Even so, some sankrantis are still observed in various parts of the country, especially in Uttarakhand, and across many Himalayan regions in the Himalayas. Mesha Sankranti is celebrated mid-April as Bikhoti in Uttrakhand. Harela, meaning “day of green”, is variously called Harela Sangrand, Mol-Sankranti, or Rai-Sagrān and is observed in mid-July in the month of Assad, on the first day of Shravan-maas. In Uttarakhand, Singh Sankranti is celebrated as Ghee Sankranti on the last day of Saavan, to welcome the Bhado month in mid-August. Makar Sankranti is observed in mid-January. Kumbha Sankranti is celebrated in Haridwar with the iconic Kumbh Mela celebrations. Meena Sankranti is celebrated as Phool Dei or Phool Sankranti on the first day of Chaitra in mid-March, to mark the onset of spring, and it is, in my opinion, the most charming of these festivals. On this day, women wake early in the morning and clean their doorsteps, while little children, especially girls whose visits are considered auspicious, gather and go foraging for spring flowers in the neighbouring forests. They then go from home to home, leaving flowers on doorsteps. For their labours, they are gifted jaggery and money by homeowners. An array of dishes are prepared for this celebration, but the most essential of these is a halwa of rice and ghee called shai, sai, or kasar.
While most of these folk festivals are centred around the worship of local deities – such as those associated with a particular village, community, or family – they play a significant role in environmental well-being. “Ghee Sankranti is also connected to the agricultural calendar,” elaborates Raturi. “This is the time when koda or mandua (ragi), and jhangora (barnyard millet), are flourishing in the fields. This is when the agricultural community expresses its gratitude to mother Earth.”
Something that becomes highlighted by the celebration of Sankranti is the tradition of “Olgia” amongst a few agrarian communities in parts of Uttarakhand. Over time rituals and customs have evolved, of course, but traditionally for Olgia, sons-in-law and nephews gifted presents to their fathers-in-law and maternal uncles. An offering of ghee was still a large part of the rituals. It continues to be so – however, the gifts given to elders, farmers, labourers, and artisans also included tools and equipment, such as axes and metal callipers, musical instruments, money, and the bounty of the season in the form of fruit, vegetables, and firewood. It is believed that walnuts, which come into season soon after and are a big part of the region’s winter traditions and diet, are only eaten after ghee-tyar.
The foods typically eaten at these festivals are based on seasonality, but also have a more important role to play. Ayurveda places great emphasis on a healthy digestive system for wellness. It put down extensive dietary guidelines on the consumption of traditional foods, many of which have now crossed into mainstream culinary practices. The ayurvedic calendar divides the year into six ritus, or seasons, and recommends a ritucharya, or seasonal discipline for each. This practice focuses on living in tune with nature and consuming a seasonal diet.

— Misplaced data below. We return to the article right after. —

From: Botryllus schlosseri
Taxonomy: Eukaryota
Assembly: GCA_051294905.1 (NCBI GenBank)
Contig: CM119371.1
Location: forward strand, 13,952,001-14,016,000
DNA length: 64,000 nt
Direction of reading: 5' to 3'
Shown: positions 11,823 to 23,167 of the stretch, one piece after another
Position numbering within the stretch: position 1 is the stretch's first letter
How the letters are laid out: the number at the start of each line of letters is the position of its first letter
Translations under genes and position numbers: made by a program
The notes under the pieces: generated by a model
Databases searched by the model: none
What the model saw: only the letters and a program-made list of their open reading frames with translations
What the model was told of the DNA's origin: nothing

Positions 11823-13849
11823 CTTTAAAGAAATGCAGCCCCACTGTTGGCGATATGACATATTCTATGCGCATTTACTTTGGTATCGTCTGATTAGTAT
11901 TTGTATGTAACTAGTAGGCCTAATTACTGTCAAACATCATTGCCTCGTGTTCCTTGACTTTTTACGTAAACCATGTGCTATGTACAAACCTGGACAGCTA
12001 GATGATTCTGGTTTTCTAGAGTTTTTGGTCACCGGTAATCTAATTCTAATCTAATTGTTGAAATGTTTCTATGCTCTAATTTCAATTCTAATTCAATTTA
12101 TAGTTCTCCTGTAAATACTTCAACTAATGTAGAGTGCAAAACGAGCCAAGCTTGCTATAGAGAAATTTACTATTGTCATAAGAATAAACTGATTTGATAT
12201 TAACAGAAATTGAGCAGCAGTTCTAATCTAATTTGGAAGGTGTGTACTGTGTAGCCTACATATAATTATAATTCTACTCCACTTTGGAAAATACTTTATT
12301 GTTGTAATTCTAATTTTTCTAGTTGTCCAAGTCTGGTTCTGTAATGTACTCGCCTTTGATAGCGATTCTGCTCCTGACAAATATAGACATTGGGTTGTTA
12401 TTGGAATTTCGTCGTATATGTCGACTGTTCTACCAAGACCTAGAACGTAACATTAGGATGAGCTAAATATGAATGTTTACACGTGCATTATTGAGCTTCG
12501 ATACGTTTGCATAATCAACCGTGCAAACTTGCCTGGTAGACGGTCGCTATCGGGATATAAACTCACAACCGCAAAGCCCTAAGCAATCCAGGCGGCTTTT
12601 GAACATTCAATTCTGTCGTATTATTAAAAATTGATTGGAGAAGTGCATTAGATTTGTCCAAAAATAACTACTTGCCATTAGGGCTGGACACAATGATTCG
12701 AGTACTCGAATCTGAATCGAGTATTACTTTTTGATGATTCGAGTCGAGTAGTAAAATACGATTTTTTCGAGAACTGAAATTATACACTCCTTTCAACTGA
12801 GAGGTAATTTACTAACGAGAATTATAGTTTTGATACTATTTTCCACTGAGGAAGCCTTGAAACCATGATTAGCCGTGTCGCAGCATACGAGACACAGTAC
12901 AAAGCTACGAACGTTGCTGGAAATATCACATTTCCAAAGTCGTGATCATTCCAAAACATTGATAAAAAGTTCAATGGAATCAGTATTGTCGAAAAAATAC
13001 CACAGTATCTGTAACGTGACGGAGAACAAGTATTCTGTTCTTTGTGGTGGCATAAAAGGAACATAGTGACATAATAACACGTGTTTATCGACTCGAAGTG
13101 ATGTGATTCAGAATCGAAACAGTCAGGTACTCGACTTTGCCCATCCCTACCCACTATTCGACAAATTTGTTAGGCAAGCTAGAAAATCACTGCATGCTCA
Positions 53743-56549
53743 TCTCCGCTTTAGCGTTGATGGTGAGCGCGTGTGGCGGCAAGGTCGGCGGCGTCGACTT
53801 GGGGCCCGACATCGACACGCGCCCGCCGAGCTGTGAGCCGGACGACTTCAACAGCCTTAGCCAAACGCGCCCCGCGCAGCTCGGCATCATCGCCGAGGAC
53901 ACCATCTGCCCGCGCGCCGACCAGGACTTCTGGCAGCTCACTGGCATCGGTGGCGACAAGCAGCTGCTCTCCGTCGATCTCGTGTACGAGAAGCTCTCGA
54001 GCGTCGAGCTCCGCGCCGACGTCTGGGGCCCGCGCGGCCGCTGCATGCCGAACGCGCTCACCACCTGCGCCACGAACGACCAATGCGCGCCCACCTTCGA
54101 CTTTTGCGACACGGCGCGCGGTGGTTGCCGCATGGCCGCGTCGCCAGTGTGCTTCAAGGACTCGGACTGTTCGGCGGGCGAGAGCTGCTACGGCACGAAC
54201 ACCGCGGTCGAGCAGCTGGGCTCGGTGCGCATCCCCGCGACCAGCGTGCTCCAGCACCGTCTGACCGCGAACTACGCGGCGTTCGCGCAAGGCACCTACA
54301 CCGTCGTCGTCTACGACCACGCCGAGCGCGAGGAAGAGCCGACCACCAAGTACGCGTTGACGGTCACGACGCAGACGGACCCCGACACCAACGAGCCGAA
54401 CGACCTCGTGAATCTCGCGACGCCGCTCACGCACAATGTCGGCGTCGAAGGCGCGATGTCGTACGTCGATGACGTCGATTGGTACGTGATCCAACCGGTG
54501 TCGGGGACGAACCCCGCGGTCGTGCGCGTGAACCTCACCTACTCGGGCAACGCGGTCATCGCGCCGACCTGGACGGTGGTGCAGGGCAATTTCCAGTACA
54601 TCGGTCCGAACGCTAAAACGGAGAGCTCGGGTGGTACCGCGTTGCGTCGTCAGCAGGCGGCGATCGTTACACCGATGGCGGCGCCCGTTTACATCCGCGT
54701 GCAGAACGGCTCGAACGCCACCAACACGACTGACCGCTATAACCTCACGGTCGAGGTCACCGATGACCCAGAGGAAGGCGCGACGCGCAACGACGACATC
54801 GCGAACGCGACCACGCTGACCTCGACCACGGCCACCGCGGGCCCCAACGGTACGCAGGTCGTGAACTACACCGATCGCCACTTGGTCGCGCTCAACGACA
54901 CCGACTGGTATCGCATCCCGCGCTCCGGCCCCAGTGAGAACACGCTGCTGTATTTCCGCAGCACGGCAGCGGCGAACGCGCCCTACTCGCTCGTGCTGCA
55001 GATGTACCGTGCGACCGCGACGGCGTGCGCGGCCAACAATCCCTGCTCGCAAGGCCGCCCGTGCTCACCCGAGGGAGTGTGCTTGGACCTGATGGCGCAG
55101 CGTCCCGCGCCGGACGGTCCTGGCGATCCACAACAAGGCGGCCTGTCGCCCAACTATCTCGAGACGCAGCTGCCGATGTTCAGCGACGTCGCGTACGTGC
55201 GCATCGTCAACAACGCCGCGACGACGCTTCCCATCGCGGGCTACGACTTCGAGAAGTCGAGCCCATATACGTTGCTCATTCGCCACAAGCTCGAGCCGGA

Juxtapose the sankranti calendar against this, and we see that each of the sankrantis, especially the prominent ones, are strategically positioned at the beginning of a new season, and the foods eaten on the day of the sankranti are seasonal. Sankrantis and many Indian festivals were tangible signals that the season was changing and that we accordingly needed to adapt our diets to the weather. Community festivities typically included prasad and specific seasonal foods that were said to inoculate one for the season to come.
When Ghee Sankranti arrives, the forests and fields of Uttarakhand are flourishing. “All the foods that season in the forests and fields in the monsoon are eaten on this day,” says Raturi. “This produce, such as moungri (corn), arbi, red rice, urad dal, and seasonal vegetables are all prepared with ghee.”
The dishes vary by location and household. In Raturi’s home, typically corn, patyud (colocasia), red rice kheer with ghee, urad dal ki pakodi, and swaaley (local puri-like bread stuffed with urad dal) are prepared. In my family’s home, we make urad-stuffed bhari rotis (similar to parathas but distinct, in that they are not cooked with oil), colocasia kafuli (a saag-like gravy of colocasia leaves), and rice. There is also a lovely ghee-drenched halwa, and other dishes such as dry-fried aloo or arbi ke gutke, mass (urad dal) ke dade, and mass dal ki poori. For this meal, ghee, urad, and colocasia are a must in some iteration or another.
Ghee Sankranti is celebrated to welcome the bhado ritu, or monsoon season when the surroundings are rainy and sodden. Per ayurveda, this is a time when the earth’s ‘fire energies’ are said to rise to the fore, while human agni or digestive fire is heavily dampened. And so, ayurveda prescribes daily rituals and a diet that will balance things out. Nourishing, savoury, sour, and oily foods are recommended in this season – and the Ghee Sankranti menu reflects this.
To delve deeper, I met with another friend, Vaidya Shikha Prakash, an ayurvedic consultant. “In this particular season the doshas of pitha and vaatha are aggravated,” shared Shikha, elaborating on the importance Ayurveda places on both butter and ghee and the procedures and modes of preparation detailed for both these ingredients in the texts. “Ghee is considered one of the most nourishing foods, based on its nature. It improves the strength of agni, the digestive fire. It is deeply penetrative and nourishes the tissues, and it also aids with the absorption of nutrients from other foods. Ghee is recommended for all seasons and all ages. It also alleviates dryness, prevents the increase in vaatha, and is one of the best medicines for high pitha.”
The same is said to be true of urad. Not only does urad have a very important place in the Uttarakhand diet, but it is a must on Ghee Sankranti. “In this season we experience elevated vaatha in the system, causing low energy, deterioration of the digestive fires, decline in appetite, and increased flatulence,” says Prakash. “Because of its nourishing properties urad dal assists with decreasing vaatha and increasing kapha. Additionally, ayurveda has a category of foods called santarpan janye dravye, substances that are superfood-level strengthening. Urad dal is in that category. It is also considered ushan virya and madhurasa, which means it starts being digested the moment it is consumed.”
Learning about Ghee Sankranti brought home to me how elegantly traditional Indian culture intertwines and balances work-life balance. Every laborious agricultural cycle, be it sowing or harvesting, is followed by celebrations and festivals to rejuvenate the spirit and soil, filled with fasting, feasting, and food traditions. But most importantly, the systems go beyond just being mindful of the health and well-being of all, the individual, the family, the community, and the earth. With every spoonful of ghee we drizzle onto our children’s meals, we carry forward centuries of traditional wisdom that we should pass on as well.